Police rescue trafficked migrants, over 100 fishers arrested
Thai police rescued 29 men from Myanmar last week who had been trafficked and held against their will on an island off the coast of Phuket after one of the captives escaped and alerted authorities who also arrested three suspects, as the government continued its campaign to smash transnational human trafficking gangs operating in Thailand.
The rescued men said they had been repeatedly sold to work on fishing ships for short stints. Since the government launched its crackdown on illegal, unregulated and unreported (IUU) fishing eight months ago, over 130 victims of trafficking in the fishing industry have been rescued, more than 100 people arrested for breaking laws and the number of investigations into violations has doubled, said Deputy National Police Chief Thammasak Witcharaya.
Nearly all of those arrested had been prosecuted, and more than two thirds received prison sentences, said Thammasak.
Police and the Thai Navy have been searching for island hideouts and floating mother ships where traffickers have reportedly been holding captives. The three suspected traffickers who were arrested were all from Myanmar, underscoring the transnational nature of the trafficking syndicates.
“We have finally discovered a small place where 29 victims were locked inside on the province’s Siray Island,” said Police General Kornchai Klayklueng, commander of the police’s Anti-Human Trafficking Division.
He added that the victims had come to Thailand voluntarily because they were promised good paying jobs. But after they arrived, they were locked up on the island until taken out for “work trips” on fishing trawlers with each trip lasting about a week. Some of the victims said they had been beaten and physically attacked while working on the trawlers.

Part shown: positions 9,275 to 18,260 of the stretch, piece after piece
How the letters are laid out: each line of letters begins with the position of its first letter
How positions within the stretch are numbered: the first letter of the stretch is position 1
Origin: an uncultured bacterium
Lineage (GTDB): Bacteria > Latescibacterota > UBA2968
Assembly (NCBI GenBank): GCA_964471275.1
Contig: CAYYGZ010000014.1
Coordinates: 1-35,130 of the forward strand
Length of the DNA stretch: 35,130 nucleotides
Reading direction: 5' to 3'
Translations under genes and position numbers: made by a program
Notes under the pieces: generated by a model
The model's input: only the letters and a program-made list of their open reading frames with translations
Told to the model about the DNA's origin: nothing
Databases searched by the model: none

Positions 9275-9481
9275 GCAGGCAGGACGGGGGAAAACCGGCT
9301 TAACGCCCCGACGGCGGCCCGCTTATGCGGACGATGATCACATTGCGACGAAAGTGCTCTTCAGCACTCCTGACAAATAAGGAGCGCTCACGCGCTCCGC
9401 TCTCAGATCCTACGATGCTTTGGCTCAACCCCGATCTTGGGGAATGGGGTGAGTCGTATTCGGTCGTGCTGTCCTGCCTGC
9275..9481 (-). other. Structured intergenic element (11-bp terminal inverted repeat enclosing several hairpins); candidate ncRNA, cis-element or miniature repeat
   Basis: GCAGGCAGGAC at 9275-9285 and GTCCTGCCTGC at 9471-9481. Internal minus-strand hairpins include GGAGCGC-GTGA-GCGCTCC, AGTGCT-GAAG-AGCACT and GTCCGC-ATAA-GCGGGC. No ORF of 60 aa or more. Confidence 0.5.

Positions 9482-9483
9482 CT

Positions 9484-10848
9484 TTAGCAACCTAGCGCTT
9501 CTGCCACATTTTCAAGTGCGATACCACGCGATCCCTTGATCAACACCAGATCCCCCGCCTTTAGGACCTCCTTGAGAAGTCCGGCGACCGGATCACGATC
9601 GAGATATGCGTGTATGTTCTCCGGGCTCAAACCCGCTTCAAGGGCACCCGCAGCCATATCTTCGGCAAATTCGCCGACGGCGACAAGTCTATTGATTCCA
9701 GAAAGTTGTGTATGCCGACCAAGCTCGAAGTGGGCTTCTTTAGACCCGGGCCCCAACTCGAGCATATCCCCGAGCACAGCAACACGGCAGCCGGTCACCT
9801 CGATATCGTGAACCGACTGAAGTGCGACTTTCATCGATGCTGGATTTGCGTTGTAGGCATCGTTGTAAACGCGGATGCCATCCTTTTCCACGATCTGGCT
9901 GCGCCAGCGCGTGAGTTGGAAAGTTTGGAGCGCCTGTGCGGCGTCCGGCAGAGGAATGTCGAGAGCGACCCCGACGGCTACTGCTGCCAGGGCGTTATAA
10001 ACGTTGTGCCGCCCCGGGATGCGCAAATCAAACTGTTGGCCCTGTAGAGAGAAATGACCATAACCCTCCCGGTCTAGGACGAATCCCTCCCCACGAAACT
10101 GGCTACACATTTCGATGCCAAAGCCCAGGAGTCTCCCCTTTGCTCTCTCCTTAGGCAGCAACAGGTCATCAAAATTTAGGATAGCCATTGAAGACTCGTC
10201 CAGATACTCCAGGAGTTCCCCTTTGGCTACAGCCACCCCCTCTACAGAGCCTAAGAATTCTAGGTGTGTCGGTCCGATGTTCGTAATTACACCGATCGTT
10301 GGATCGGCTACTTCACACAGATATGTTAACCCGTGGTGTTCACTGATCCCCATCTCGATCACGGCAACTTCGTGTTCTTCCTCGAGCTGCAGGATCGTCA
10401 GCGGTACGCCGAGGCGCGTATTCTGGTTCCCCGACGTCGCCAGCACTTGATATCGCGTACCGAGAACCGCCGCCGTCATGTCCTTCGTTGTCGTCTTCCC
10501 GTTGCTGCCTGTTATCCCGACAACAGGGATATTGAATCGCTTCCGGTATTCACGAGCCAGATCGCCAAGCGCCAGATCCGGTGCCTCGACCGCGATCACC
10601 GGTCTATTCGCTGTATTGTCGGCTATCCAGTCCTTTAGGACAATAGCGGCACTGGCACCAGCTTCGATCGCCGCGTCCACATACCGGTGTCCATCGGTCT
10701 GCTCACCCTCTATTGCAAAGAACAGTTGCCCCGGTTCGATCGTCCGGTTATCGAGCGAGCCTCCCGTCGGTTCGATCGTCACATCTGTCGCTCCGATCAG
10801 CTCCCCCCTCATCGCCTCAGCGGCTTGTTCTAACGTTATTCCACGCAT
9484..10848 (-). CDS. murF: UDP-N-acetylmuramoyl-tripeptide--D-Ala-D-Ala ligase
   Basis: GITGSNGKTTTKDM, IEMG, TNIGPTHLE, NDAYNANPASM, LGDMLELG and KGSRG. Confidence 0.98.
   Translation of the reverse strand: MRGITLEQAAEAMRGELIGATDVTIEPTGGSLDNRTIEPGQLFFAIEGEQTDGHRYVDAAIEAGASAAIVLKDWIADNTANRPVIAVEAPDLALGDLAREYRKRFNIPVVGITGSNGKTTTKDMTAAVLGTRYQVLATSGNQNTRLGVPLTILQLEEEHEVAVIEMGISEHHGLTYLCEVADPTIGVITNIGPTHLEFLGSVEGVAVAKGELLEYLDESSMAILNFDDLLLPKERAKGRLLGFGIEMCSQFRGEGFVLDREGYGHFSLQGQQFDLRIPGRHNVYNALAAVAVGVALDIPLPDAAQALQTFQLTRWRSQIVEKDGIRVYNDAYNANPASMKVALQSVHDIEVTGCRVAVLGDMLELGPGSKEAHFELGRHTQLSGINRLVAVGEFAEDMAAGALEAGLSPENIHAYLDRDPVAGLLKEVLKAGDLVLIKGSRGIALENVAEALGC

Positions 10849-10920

Thai police said the rescue was the result of close cooperation and joint efforts with their counterparts in Myanmar. They said that Myanmar police passed on information after one of the captives had escaped and made his way back to Myanmar and alerted the authorities there.
The vast majority of foreign trafficking victims in Thailand come from Myanmar and Cambodia, both of which border the Kingdom and are less developed economically. Often, they migrate illegally to Thailand in search of better paying work and end up in the hands of traffickers. The Thai government has been registering migrant workers so they can find employment in the Kingdom without turning to people smugglers. More than one million migrants have already been registered, but the trafficking problem persists.
Thais are also victims of traffickers, and last week the Department of Employment said it would start taking steps to clamp down on Thais migrating illegally to countries such as South Korea to find better paying jobs.
Many end up being deported, and some also fall into the web of trafficking syndicates.
For more information and updates about Thailand’s policies and actions against trafficking in persons and related issues, visit www.thaianti-humantraffickingaction.org